- Conner M, Abraham C: Conscientiousness and the theory of planned behavior: Toward a more complete model of the antecedents of intentions and behavior. Personality Social Psychology Bull. 2001, 27: 1547-1561. 10.1177/01461672012711014.View ArticleGoogle Scholar
- Nelissen RMA, de Vet E, Zeelenberg M: Anticipated emotions and effort allocation in weight goal striving. Br J Health Psychology. 2011, 16: 201-212. 10.1348/135910710X494952.View ArticleGoogle Scholar
- Richard R, van der Pligt J, de Vries N: Anticipated regret and time perspective: Changing sexual risk-taking behavior. J Behav Decision Making. 1996, 9: 185-199. 10.1002/(SICI)1099-0771(199609)9:3<185::AID-BDM228>3.0.CO;2-5.View ArticleGoogle Scholar
- Godin G, Sheeran P, Conner M, Germain M: Asking questions changes behavior: mere measurement effects on frequency of blood donation. Heal Psychol. 2008, 27: 179-184.View ArticleGoogle Scholar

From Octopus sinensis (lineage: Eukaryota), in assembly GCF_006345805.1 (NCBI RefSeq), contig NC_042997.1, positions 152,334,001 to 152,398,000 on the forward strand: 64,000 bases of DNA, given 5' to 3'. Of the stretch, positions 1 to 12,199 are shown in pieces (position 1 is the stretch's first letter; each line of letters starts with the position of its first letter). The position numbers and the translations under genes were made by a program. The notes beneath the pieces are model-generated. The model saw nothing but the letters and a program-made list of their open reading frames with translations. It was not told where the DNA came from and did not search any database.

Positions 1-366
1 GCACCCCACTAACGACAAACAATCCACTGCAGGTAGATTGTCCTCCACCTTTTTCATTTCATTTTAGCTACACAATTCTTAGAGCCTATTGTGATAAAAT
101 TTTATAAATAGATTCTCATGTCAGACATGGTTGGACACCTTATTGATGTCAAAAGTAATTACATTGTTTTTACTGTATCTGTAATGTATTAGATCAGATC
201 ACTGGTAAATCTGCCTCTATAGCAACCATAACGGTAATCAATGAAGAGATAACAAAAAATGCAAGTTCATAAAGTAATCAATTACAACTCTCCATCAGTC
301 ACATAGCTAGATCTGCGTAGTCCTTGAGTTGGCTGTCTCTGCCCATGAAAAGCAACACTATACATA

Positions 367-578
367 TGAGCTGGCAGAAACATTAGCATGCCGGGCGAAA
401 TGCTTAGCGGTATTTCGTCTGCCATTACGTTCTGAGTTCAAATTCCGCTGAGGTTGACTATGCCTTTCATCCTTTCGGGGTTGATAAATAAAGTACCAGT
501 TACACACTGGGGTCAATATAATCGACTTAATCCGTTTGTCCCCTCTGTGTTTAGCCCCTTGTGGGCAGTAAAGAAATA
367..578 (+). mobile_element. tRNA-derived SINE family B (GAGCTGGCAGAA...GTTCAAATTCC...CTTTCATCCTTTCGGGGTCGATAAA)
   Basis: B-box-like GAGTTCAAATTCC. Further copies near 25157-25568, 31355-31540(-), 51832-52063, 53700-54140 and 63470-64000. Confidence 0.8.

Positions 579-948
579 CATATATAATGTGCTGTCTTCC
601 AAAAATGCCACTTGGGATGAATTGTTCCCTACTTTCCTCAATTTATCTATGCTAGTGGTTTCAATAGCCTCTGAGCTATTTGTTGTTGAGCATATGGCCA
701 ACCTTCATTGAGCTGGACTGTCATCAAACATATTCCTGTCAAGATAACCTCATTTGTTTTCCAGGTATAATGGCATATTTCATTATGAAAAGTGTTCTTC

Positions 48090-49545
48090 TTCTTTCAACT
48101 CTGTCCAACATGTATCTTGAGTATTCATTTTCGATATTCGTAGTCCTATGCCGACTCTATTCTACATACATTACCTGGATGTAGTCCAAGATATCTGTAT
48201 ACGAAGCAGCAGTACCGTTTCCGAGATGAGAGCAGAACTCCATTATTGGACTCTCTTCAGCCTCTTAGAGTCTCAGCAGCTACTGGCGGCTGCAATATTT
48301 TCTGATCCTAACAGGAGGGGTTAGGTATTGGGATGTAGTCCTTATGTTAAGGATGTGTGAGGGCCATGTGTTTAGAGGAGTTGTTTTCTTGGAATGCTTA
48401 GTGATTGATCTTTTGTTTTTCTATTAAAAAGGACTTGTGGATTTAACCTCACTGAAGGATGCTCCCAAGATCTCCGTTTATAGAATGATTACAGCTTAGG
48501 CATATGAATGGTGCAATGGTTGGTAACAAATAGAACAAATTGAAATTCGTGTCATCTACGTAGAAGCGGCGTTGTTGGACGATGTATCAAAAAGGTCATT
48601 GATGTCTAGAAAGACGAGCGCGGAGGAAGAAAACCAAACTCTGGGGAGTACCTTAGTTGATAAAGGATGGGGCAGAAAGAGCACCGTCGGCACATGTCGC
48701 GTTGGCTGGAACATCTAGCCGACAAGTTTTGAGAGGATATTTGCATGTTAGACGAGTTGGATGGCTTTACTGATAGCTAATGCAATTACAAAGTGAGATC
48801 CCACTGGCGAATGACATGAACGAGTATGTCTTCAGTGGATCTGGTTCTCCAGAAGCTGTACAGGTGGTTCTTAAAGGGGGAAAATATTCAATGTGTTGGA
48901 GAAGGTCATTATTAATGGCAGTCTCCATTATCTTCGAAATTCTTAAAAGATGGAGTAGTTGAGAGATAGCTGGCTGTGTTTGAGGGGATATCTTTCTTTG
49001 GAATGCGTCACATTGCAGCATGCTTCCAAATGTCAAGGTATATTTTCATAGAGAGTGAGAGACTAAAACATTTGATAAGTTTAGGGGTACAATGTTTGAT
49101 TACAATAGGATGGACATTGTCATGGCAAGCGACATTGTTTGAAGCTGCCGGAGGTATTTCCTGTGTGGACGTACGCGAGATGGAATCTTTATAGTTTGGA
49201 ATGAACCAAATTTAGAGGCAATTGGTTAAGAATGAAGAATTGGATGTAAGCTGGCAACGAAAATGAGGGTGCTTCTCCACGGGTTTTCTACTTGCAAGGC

- Godin G, Sheeran P, Conner M, Delage G, Germain M, Belanger-Gravel A, Naccache H: hich survey questions change behavior? Randomized controlled trial of mere measurement interventions. Heal Psychol. 2010, 29: 636-644.View ArticleGoogle Scholar
- Edwards PJ, Roberts IG, Clarke MJ, DiGuiseppi C, Wentz R, Kwan I, Cooper R: Methods to increase response rates to postal questionnaires. Cochrane Database of Systematic Reviews. 2007, MR000008-2Google Scholar
- Greenland S: An introduction to instrumental variables for epidemiologists. Int J Epidemiol. 2000, 29: 722-729. 10.1093/ije/29.4.722.View ArticlePubMedGoogle Scholar